By Michael E. Miller
By Ryan Yousefi
By Kyle Munzenrieder
By Sabrina Rodriguez
By Michael E. Miller
By Carlos Suarez De Jesus
By Luther Campbell
By Kyle Munzenrieder
This past weekend, the international media were gone. The lenses had moved to Nassau, where Anna Nicole's paramour, Howard K. Stern, was busy selling his reunion with her baby, Dannielynn, to Entertainment Tonight and the New York Post. (Since then, of course, three others have staked a claim to custody of the prized kid.)
On Sunday, inside the complex's Paradise arena, a sparse audience watched as more than a hundred Native Americans meandered in a circle on a beige, earth floor to the vigorous beats of clans in various drum circles. Some walked slowly and chatted, others carried babies, and the most exuberant twirled in place as they made their way around.
The participants wore numbers, like marathon runners, and most were decked out in brightly colored traditional garb, feathers fanning in profusion from their heads and backs.
The scene was an affirmation of cultural perseverance. It was also a rebuke to the disposable culture exemplified by Anna Nicole Smith, and to the journo-jackals who arrived Thursday to feed on her carcass. They were gone by the weekend, trailing front page headlines from New York to Sidney, filing solemn stand-ups from outside Smith's Bahamas mansion.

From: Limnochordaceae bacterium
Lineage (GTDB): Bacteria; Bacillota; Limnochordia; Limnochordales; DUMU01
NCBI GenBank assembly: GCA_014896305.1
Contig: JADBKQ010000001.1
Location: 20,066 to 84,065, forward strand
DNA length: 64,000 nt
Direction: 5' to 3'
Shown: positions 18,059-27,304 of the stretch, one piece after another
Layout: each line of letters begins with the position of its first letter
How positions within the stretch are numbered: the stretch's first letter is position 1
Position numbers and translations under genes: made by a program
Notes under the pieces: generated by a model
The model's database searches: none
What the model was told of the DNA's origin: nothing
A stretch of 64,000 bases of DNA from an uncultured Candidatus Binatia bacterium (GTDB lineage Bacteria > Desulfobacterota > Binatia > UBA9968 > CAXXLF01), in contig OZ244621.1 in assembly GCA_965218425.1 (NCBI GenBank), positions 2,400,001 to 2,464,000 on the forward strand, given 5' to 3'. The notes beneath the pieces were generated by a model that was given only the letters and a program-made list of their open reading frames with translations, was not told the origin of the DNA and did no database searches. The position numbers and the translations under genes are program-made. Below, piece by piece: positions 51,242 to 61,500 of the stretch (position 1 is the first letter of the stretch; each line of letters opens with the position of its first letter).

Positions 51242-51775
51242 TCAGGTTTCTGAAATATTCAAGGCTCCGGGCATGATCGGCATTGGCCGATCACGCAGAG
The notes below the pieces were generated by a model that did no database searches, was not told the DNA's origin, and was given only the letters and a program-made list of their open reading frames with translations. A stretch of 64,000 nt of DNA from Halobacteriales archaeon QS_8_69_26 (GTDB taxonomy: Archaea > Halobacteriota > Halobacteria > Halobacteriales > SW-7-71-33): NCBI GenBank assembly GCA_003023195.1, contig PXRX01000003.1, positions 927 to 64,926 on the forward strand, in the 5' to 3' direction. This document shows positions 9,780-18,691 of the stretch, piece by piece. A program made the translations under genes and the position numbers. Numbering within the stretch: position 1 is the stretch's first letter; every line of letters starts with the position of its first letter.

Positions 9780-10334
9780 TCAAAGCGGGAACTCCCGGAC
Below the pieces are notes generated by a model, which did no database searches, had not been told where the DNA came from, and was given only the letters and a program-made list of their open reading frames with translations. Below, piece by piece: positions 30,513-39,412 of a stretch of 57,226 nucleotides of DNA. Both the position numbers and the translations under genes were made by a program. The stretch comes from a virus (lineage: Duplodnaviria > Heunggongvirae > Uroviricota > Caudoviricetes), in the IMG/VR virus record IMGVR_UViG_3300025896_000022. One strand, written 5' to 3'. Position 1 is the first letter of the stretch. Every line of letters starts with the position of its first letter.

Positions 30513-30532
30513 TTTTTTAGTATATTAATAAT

There will be no mention of the shape-shifting, would-be starlet in the pages of the next bimonthly Seminole Tribune, "Voice of the Unconquered," which concerns itself generally with positive news about the tribe, like its recent acquisition of the Hard Rock franchise for a billion dollars.
But the powwow is sure to get plenty of play. "I'm always very moved when they do the cultural dance," said a Tribune reporter, who noted the tribal governing council had cooperated with the media horde, but not happily.
Outside the arena, tourists milled around the plaza between the dim casino and the merchant tents, filing in and out of chain stores and restaurants like Brookstone and Hooters. An elderly Native American woman, in full regalia and black Reebok running shoes, carried a canvas bag from Bad Ass Coffee as a trio of long-haired tribal adolescents crashed through on skateboards. Frank Houston
Have a Heart for Your Cart
Filed Under: Flotsam